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Democrat - March-April 2008 (Number 107)

Only 29 Labour MPs kept manifesto promise and voted for a referendum

Report by Brian Denny

Demand for a referendum to let the people decide

The failure to win a referendum in parliament on the renamed EU constitution recently revealed many fractures in British politics not least the almost complete collapse of the Left in parliament.

Only 248 MPs voted for a referendum amendment on the Lisbon Treaty while 311 voted against.

Only 29 Labour MPs found it possible to defy the bullying of government whips and keep the promise they made to their electorates in 2005 by backing the call for a referendum.

Sadly most of them were not from what many would consider to be the most progressive wing of the party. Kate Hoey, Gisela Stuart and Frank Field must have found themselves standing in the lobby saying "so where's the Left"?

After all, didn't TUC delegates recently demand a referendum on a treaty that threatened to privatise public services, dismantle democracy, militarise the EU and create a neo-liberal, neo-colonial empire in Europe?

It is indeed sobering to think that MPs campaigning against war abroad and privatisation in their communities have voted to deprive millions of people of the right to vote against the most neo-liberal and anti-democratic document the EU has ever produced.

Worse still, it wasn't even a matter of what they thought of the document or the EU: it was simply fulfilling a manifesto commitment for a referendum made in the last election.

Even many Lib Dem MPs that support this renamed constitution defied Lib-Dem leader Nick Clegg's demand to sit on the fence and voted for a referendum. They just could not face breaking an election promise that all the main parties made in 2005.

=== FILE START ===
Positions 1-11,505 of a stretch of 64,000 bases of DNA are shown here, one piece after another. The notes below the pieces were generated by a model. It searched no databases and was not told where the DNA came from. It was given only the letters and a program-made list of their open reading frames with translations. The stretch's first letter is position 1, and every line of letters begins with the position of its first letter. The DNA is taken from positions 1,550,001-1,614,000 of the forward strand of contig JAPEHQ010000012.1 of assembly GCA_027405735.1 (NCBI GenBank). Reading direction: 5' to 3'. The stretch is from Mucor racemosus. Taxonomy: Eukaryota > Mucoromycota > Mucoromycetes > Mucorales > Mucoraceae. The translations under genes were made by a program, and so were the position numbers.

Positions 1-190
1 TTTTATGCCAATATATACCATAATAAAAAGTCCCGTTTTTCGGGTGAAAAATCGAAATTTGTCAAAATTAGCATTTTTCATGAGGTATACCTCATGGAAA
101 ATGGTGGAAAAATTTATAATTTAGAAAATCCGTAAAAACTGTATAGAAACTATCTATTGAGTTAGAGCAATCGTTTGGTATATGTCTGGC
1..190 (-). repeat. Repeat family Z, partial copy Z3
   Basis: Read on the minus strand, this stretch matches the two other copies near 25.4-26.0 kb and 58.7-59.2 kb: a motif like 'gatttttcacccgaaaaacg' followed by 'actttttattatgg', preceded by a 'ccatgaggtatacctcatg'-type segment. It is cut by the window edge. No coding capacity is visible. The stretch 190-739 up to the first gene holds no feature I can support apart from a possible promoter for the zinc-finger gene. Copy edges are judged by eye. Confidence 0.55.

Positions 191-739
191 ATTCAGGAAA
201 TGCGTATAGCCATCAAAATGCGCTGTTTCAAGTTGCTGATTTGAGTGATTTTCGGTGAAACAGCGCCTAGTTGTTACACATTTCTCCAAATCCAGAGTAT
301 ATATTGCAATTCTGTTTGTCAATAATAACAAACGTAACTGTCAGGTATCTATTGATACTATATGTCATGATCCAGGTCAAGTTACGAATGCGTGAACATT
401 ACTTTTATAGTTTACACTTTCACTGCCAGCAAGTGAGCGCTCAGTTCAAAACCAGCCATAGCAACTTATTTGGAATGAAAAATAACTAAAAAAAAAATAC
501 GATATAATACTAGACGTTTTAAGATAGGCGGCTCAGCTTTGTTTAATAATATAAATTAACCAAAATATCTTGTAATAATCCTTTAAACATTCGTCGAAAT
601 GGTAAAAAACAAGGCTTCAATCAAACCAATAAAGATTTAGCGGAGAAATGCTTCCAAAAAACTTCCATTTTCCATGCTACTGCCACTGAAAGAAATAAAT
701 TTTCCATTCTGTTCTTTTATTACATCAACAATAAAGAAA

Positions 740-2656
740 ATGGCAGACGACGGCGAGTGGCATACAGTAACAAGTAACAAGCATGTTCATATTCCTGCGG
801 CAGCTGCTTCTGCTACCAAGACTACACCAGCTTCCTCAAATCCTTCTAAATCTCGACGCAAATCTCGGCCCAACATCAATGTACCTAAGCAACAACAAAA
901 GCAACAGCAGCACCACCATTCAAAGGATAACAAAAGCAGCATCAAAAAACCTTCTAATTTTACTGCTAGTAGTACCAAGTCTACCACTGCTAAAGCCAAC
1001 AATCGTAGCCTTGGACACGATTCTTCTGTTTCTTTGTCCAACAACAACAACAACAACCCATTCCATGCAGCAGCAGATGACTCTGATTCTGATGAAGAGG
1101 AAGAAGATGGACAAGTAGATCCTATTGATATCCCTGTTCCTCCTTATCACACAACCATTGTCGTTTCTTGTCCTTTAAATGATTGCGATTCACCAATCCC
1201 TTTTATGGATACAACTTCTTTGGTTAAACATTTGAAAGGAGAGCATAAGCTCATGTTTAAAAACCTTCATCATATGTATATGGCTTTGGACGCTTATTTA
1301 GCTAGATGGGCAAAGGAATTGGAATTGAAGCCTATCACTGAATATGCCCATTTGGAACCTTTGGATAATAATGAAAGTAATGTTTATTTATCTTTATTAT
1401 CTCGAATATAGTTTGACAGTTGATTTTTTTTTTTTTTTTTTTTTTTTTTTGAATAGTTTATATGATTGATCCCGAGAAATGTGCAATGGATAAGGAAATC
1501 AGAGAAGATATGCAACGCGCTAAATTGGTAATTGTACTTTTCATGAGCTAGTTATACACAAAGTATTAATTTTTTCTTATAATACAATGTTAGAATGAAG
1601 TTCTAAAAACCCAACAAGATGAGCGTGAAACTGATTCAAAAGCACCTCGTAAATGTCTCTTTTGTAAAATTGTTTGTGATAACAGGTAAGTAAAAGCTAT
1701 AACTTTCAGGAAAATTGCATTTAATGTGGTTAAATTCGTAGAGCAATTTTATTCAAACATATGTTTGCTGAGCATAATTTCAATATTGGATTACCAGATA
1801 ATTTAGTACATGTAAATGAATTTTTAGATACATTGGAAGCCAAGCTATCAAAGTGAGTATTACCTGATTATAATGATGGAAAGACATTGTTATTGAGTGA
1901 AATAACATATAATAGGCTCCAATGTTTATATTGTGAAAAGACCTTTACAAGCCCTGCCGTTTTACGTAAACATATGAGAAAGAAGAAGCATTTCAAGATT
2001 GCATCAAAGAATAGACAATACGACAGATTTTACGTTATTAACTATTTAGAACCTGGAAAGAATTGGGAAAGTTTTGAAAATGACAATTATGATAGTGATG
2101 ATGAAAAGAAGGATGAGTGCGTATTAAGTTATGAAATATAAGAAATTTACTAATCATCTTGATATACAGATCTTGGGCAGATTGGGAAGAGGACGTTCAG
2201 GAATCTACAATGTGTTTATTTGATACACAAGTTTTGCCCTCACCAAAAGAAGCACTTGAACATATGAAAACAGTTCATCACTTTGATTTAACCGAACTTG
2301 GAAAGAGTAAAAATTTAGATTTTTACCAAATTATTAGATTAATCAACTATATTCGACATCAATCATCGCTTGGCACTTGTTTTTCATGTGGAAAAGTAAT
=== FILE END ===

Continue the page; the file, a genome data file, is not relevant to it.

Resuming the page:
Yet anyone who thinks that this result, born of opportunism, deceit and outright political thuggery, will be accepted by millions of ordinary trade unionists is very much mistaken.

As Labour MP Jeremy Corbyn wrote in the Morning Star on the day of the vote, "there is a much higher level of public understanding of the issue and a much higher preparedness to engage in debate than political commentators have given credit for".

This was also expressed by Lib Dem MP John Pugh, who spoke of "a gaping democratic deficit" in EU affairs.

"Not to have a referendum or similar public consultation runs the significant risk of feeding this sense of public alienation," he said. He's got that right.

Even the 'debate' promised in parliament on the treaty has been widely derided as a pantomime nothing like the 'line-by-line scrutiny' promised.

The Labour-dominated European Scrutiny Committee's findings that the old Constitution and the Lisbon treaty was after all the same thing, despite claims from ministers otherwise, was ignored.

Even Tony Benn's last minute plea to MPs pointing out that "the Lisbon Treaty transfers important powers which belong to us, to others in Europe we do not elect and cannot remove" brought a collective shrug from these erstwhile class warriors.

Stony-faced Europe minister Jim Murphy's main argument for opposing a referendum was the fact that the Tories had consistently rammed through EU treaties from the Single European Act to Maastricht through similar parliamentary skullduggery and contempt for democracy and so would new Labour.

"We've always done it this way," he said, revealing how the political class operates in this country.

Perhaps the most bizarre excuse for breaking this election pledge came from Diane Abbot MP who said that "on the one hand I think that we should have a referendum because we promised one, but actually if you had a referendum it would be disastrous for the Labour Party because you would lose".

On that basis nobody should have opposed the war in Iraq "because Labour would lose". The future of democracy here and across the continent of Europe is ill-served by such a sloppy and ill-considered approach.

It will also not be missed by voters in the next election when Diane Abbot's prediction could unfortunately come true due to the actions of Labour MPs that flatly refused to honour a solemn promise they made in 2005.

See report on lobby of parliament